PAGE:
$1bn T-cell immune-oncology JV for Celgene and Juno

By Fiona BARRY

- Last updated on GMT

Celgene will pay Juno an initial $1bn
Celgene will pay Juno an initial $1bn

Related tags B cell

US biopharmas Celgene and Juno are entering a $1bn, 10-year immunotherapy partnership.

The joint venture aims to bring Juno’s T-cell tech to market outside North America, including Chimeric Antigen Receptor Technology (CAR-T) and T cell Receptor (TCR) platforms. The companies will co-promote other Juno programmes worldwide.

Celgene will make an initial payment of around $1bn, made up of 9.1m Juno shares and $150m cash.

Celgene has the option to commercialise Juno’s oncology and cell therapy auto-immune product candidates, including CD19- and CD22-directed CAR-T product candidates.

Outside of CD19 and CD22, Celgene can pick two of Juno’s pipelines for share expenses and profits with Juno for all markets, except China.

Juno’s B-Cell Maturation Antigen (BCMA) not part of the collaboration. Juno also retains R&D and commercialistion rights for all its drug candidates in North America.

Juno will have the option to partner with Celgene on certain of Celgene’s candidates that target T-cells, and receive 30% of the profits.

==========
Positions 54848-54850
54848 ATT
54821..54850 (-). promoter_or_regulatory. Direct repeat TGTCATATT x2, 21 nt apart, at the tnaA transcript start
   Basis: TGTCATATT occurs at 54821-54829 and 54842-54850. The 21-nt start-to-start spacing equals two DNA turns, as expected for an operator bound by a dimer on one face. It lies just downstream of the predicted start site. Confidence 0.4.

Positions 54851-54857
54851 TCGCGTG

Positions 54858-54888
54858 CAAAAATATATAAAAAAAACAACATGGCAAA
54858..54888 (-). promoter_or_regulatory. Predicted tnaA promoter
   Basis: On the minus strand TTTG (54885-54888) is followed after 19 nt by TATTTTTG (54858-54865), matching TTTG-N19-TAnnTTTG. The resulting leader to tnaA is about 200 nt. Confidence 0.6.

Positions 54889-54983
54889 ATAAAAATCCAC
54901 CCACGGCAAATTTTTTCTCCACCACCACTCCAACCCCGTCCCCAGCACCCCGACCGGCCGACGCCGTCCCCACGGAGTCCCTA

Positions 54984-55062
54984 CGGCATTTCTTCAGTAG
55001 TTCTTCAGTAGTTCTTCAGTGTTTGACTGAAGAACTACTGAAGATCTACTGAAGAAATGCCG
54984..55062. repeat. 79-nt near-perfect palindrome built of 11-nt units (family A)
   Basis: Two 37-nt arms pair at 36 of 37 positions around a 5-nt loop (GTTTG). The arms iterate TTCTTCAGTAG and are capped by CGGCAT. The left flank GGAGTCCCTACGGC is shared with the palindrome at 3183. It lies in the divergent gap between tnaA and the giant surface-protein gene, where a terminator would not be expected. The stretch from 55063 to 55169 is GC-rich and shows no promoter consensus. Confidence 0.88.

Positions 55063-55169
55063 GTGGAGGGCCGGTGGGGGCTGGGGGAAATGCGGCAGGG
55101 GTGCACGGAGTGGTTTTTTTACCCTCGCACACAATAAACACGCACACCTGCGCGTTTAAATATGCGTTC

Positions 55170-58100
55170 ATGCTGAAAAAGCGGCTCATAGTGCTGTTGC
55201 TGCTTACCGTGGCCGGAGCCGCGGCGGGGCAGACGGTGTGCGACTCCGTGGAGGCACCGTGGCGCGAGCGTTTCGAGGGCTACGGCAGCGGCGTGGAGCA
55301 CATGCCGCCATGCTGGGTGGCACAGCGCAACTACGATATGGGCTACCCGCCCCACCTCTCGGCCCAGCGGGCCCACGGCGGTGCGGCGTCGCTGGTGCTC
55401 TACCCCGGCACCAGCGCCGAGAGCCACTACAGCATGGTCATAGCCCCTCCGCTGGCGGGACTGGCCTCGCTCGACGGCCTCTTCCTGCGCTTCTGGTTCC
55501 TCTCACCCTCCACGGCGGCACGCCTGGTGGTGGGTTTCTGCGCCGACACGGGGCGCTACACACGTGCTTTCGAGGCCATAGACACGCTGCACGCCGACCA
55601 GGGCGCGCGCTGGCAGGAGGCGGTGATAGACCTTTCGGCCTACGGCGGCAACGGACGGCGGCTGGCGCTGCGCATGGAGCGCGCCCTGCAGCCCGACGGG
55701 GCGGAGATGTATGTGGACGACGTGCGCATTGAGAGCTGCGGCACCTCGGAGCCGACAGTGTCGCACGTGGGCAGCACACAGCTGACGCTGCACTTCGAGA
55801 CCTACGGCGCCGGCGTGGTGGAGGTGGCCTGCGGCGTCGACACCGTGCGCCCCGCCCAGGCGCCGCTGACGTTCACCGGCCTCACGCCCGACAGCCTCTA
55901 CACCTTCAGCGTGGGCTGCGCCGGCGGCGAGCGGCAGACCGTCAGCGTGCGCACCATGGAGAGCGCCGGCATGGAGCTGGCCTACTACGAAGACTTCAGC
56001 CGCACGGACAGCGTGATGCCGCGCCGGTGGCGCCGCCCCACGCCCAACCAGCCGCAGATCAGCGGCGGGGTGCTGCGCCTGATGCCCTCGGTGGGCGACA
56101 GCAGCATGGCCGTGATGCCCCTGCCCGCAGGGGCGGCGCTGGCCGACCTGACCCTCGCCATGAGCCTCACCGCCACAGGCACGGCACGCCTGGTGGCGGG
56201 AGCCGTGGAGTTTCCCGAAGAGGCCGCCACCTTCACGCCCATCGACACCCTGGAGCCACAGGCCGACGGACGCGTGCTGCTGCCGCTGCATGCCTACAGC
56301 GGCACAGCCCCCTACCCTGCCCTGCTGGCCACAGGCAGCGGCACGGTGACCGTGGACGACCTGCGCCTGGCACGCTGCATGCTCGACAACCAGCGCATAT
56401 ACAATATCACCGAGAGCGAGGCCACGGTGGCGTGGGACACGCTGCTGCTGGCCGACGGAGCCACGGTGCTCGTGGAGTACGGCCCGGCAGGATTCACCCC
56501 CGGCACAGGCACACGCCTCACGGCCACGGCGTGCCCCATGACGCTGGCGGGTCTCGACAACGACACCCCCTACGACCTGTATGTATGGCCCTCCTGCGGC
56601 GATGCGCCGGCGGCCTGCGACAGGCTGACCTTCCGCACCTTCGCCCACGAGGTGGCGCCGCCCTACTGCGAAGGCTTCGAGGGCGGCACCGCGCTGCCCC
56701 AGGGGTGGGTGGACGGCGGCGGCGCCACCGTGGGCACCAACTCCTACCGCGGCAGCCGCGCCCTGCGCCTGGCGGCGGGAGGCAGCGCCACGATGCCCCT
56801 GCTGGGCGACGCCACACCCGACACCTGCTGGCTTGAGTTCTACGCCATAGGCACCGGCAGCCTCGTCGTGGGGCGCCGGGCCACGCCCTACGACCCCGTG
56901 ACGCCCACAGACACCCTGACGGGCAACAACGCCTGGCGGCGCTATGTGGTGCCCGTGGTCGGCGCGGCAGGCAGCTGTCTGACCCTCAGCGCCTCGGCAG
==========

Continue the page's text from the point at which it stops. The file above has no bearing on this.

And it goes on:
Approvals by 2020

In a conference call,​ Celgene CEO Bob Hugin told investors the partnership could effect product approvals by 2020. “We do not anticipate any meaningful collaboration related costs to impact our near-term [profit and loss],​” he added.

“One of the unique features of this collaboration is that our equity ownership can increase over time and allow Celgene's shareholders to benefit by the broader value creation in Juno​,” said Hugin.

Barney Cassidy, Juno General Counsel and Secretary, said the collaboration will add value to both companies in deals with third-party partners looking to exploit T-cell tech:

If you need a transducer, that is what Juno good at, if the small molecule is relevant or protein, they are some of the things that Celgene is great at. We think that together, we really can be super-competitive of assets, given the potential for modulating these cells in different ways.​”

The companies did not disclose whether Juno will retain manufacturing rights for drugs Celgene markets under the partnership.

Juno’s shares closed at $52.37 on the NASDAQ yesterday, compared to $46.61 the Friday before the deal was announced on Monday, June 29.  

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